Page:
©Noelle Mirabella Photography

Enchanted Forests

It’s not uncommon for photographers to send out dozens of proofs following a baby or child portrait session. But for Cassandra Jones of Noelle Mirabella Photography in Grande Prairie, Alberta, the number is much lower: four to 10 images per client. Each of those images is the result of a planned, detailed concept she and the client agree on before the session. The client commits to and pays for a print of each concept before the session has even been completed.

It’s a unique way of doing business but one that’s necessary. “It takes me so long to put these sessions together,” Jones says. “There’s an incredible amount of planning that goes into every single session.” When a client books with her, she conducts a pre-session interview—either by phone or in person—to get to know the client and determine how best to serve them. She wants to know their story, how she might incorporate meaning or symbolism into their photos, how they’d like the photos to be structured, and how they’d like their loved ones to be seen and remembered. The client agrees to a specific number of images—between four and 10—and then Jones develops the concepts. “We leave room for magic,” she says, but for the most part, it’s a detailed scheme that she OKs with the client pre-session so there are no surprises. 

The process requires “a huge level of commitment for both me and my clients,” says Jones. She can’t risk taking on clients who may not follow through with a purchase. That’s why she requires the minimum order commitment of an 8x12-inch print of each concept she creates. Most clients go bigger once they see the work, she notes, purchasing at least one piece of wall art for their family. Some clients purchase wall art for each image she creates.

©Noelle Mirabella Photography
©Noelle Mirabella Photography

Jones came into photography after the heart-wrenching loss of her first daughter. At the time, she was working toward a master’s degree in clinical psychology. “I didn’t even think I had any artist in me,” she says. “I was more of a scientist and researcher.” But sorrow overwhelmed her, and she elected to take a leave of absence from her studies. That’s when she bought her first DSLR. “I just challenged myself to get out into the world and look for beauty every single day and capture it, and it became my therapy,” she says. “I never wanted to leave therapy, so here I am.”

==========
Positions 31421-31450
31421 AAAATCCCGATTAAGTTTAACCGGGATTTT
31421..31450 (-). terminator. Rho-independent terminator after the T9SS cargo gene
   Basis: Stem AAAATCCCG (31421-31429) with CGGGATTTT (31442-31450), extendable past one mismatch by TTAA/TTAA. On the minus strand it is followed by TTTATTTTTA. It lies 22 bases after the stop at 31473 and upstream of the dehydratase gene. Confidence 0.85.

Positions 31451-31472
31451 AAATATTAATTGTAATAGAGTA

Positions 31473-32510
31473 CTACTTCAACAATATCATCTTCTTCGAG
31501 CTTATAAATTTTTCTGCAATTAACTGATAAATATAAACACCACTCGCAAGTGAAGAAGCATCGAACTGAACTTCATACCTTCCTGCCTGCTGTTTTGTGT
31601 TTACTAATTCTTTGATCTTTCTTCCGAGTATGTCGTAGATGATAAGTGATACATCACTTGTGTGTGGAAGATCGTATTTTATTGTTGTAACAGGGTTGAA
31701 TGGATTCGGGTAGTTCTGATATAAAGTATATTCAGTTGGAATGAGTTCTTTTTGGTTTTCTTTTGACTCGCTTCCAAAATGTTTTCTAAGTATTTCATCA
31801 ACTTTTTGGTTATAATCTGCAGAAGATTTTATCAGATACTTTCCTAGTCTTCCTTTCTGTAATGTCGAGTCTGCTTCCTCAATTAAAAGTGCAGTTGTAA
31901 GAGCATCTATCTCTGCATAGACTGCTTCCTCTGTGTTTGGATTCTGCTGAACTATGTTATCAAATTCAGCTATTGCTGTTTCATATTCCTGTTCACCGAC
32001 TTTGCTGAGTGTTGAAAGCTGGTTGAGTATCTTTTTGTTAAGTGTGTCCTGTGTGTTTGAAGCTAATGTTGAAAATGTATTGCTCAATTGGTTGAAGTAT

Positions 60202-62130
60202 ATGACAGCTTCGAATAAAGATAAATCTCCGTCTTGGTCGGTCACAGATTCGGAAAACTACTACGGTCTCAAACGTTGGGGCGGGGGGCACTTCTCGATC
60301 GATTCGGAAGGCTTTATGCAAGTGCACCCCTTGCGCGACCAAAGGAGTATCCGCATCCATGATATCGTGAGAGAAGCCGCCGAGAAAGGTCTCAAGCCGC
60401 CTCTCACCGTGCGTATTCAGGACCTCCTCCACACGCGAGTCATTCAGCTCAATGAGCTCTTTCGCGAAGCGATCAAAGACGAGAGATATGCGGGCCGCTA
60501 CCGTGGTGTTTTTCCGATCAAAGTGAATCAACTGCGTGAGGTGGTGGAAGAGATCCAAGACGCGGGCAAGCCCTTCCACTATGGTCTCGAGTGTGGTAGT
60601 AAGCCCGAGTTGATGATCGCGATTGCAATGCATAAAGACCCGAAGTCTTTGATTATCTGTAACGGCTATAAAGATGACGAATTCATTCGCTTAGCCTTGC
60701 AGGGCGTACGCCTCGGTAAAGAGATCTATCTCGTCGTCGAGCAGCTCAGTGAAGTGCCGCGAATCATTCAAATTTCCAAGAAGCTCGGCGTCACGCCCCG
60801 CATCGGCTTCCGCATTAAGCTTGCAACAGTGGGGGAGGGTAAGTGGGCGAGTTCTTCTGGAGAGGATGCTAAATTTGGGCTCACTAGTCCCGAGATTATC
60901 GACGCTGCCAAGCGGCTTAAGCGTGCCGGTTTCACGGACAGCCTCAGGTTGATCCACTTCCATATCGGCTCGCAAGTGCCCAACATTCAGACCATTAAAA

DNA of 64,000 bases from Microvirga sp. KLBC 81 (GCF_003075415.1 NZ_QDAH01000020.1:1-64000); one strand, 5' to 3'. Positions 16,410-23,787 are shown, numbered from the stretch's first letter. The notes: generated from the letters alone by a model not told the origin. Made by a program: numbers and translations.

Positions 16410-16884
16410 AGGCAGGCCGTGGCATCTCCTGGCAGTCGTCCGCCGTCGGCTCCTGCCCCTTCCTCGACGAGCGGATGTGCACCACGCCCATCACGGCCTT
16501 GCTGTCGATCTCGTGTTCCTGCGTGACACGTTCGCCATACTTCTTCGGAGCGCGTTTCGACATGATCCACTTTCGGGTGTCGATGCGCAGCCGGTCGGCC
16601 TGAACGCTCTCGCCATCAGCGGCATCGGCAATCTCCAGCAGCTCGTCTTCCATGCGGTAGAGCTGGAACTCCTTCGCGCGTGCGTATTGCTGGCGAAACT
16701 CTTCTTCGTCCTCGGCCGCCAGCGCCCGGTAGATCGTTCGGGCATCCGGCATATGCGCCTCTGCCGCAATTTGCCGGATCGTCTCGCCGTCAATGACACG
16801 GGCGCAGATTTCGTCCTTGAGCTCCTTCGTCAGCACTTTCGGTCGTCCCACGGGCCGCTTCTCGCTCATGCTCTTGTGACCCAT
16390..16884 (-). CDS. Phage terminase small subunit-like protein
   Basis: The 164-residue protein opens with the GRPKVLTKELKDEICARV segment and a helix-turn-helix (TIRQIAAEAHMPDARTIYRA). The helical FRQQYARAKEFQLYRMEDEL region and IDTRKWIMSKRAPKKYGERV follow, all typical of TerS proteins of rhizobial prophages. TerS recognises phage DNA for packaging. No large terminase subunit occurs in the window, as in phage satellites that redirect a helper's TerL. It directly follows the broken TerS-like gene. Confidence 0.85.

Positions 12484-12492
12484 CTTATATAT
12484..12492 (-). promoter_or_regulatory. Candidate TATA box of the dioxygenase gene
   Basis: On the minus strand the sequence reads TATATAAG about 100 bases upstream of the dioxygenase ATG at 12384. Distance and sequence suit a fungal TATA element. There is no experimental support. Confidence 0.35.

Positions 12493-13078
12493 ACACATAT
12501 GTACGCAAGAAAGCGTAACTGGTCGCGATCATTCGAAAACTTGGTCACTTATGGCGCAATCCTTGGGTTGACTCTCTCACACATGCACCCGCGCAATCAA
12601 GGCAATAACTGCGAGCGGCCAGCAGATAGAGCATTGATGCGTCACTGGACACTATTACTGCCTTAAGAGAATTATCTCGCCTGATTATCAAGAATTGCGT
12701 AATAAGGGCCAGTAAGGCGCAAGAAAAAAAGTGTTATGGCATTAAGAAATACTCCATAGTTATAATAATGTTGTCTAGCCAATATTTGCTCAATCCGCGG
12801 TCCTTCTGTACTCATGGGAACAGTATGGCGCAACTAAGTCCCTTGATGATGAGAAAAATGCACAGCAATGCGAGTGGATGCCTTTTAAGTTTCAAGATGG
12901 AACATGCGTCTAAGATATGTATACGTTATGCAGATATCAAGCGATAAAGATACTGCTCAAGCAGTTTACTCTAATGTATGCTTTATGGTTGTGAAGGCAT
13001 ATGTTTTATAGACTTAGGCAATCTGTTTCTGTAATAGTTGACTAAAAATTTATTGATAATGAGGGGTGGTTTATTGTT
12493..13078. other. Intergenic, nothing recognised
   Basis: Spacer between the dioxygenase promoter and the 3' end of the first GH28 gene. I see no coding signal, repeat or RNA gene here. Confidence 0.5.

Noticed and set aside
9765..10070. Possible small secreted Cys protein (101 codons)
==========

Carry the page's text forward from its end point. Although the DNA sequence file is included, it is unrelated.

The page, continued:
In retrospect, Jones sees that her style was established from the first moment she picked up a camera. “I am more skilled now, I have more tools now, and I have refined the process, but when you look back at my earliest work that I ever created, I was doing a lot of the same things I am doing now,” she says. “I grew up off the grid on a farm out in the middle of nowhere, and my mom used to sew our pajamas and we had little knit pixie suits and little smock dresses, and so much of my work is just being inspired by the environment that I was raised in—in this beautiful, absolutely stunning farm, remote, in the middle of nowhere, where there were no distractions and we lived off the land. … When I had my own babies, I tried to curate a world for them that pulled the best parts of my childhood together and the things that were the most nostalgic to me and that just naturally filtered into my work, and that is how I have the style that I have.”

She thinks the cohesiveness of her style is in part thanks to doing all her own editing from scratch. “I don’t use presets or actions, and this helps to give me a lot of control over how I want my final images to look.” Wardrobe is essential to her style and is included with the sessions, which usually incorporate a couple of wardrobe changes. “Most of my wardrobe is custom made,” she says. “A lot of it comes from the Miou knit shop.” She’s also begun doing her own embroidery work on dresses as well as experimenting with felting. 

©Noelle Mirabella Photography